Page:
LITTLE Bronte Cassell has uttered the first sentence of her life after an operation to restore her voice - and declared: “I love you, Daddy.”
Bronte, aged two, was able to speak for the first time ever after doctors removed tubes fitted because the youngster could not breathe unaided.
Her overjoyed mum Hellen, aged 41, told The Star: “It’s been a long time in the waiting but more than worth it to hear those wonderful words.
“My husband Martin looked at her and said, ‘I love you Bronte’, and she just looked back and said, ‘I love you Daddy’.
“Then she looked at me and said, ‘I love you too, Mummy’.
“We just looked at each other and cried. It was the first time we had ever heard her really speak.”
When Bronte was just six months old she had to undergo a tracheostomy operation to help her breathe.
Because the tubes were inserted below her voice box, as little Bronte grew older she was left unable to speak.
But by communicating with her brother Noah, who is just eight months older, she did learn how to mouth words.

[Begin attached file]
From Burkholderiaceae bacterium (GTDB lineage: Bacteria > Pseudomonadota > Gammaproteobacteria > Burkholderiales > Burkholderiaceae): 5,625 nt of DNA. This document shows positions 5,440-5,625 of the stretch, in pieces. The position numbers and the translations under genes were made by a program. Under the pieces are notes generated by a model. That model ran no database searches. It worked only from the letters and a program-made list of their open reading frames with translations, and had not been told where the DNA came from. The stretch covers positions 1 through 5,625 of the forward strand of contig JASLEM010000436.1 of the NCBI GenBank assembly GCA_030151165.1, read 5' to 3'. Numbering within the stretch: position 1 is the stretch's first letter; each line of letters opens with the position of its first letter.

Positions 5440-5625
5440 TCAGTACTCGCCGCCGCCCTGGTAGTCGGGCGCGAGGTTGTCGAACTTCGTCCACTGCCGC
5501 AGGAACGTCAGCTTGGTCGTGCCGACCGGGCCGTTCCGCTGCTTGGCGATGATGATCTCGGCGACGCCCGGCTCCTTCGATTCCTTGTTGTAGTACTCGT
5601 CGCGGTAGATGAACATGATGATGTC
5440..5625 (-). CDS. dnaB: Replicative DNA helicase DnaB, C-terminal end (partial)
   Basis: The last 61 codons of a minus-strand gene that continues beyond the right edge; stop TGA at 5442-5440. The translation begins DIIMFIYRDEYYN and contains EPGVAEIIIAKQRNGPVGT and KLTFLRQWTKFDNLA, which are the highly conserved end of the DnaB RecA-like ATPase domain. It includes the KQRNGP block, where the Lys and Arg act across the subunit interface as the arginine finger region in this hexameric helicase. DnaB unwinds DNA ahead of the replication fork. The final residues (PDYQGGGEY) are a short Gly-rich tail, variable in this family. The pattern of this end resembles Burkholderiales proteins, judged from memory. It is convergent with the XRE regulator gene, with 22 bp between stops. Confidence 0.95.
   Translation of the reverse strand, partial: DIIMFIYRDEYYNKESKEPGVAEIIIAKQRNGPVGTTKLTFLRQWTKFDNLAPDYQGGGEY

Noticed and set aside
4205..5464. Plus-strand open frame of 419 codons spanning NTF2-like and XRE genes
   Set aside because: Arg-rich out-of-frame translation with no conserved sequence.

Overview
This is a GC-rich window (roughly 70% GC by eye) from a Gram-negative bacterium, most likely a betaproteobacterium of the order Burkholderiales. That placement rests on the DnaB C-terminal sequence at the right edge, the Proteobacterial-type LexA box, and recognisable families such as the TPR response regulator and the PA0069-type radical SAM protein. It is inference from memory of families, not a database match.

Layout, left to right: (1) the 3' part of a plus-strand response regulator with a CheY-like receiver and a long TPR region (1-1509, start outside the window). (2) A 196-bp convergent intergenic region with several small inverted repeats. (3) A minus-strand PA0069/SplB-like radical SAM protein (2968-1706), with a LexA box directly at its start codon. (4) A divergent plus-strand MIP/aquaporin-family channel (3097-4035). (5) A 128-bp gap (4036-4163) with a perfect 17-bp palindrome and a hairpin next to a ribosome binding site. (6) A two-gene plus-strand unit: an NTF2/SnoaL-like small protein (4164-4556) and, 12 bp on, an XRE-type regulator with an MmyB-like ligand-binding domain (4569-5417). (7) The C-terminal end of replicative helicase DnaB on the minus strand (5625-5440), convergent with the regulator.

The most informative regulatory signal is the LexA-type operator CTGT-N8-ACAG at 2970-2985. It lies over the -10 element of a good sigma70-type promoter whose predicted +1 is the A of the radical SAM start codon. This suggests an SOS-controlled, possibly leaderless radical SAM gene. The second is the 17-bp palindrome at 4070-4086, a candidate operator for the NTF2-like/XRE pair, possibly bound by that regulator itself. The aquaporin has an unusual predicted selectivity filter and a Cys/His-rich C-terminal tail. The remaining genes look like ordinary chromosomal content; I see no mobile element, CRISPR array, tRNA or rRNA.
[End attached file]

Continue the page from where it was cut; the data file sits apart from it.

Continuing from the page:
So when the tubes were removed by doctors at Sheffield Children’s Hospital, Bronte was at last able to say a full sentence, to the joy of her parents.
Martin, 41, an engineer, said: “It was one of the best days of our lives to see Bronte without her tubes and oxygen tank and to hear her say she loved us for the first time.”
Bronte, from Rotherham, was born extremely premature, at 25 weeks, weighing just 1lb 12oz.
Her first 15 weeks of life were spent in hospital, switching between the intensive and special care wards.
At the age of six months she stopped breathing due to a tight narrowing just below the vocal cords, and underwent the tracheostomy before Christmas 2009.
Hellen, who worked in sales before her children were born, said: “It was a very hard time, but we had no choice but to get on with it. She was so small I just could not understand how she survived.
“But she has a lot of fight in her, she is really feisty.
“They put the tubes in just below her vocal cords so she couldn’t make any real words, but we did sign language with her and she would watch her brother forming words.
“So she began to speak, but no noise would come out.”
Martin said: “It will make a massive difference to her quality of life.”
Children’s Hospital surgeon Neil Bateman, who removed the tubes, said: “It was a pleasure to operate on Bronte and be able to give her this new lease of life.
“It can be hard for families adapting to a tracheostomy but for Bronte it has helped her to get through a difficult period of her life and it’s fantastic she’s now enjoying what a lot of other children can take for granted.
“We take the greatest care with every single one of our patients and are always pleased to see them recovering so well.”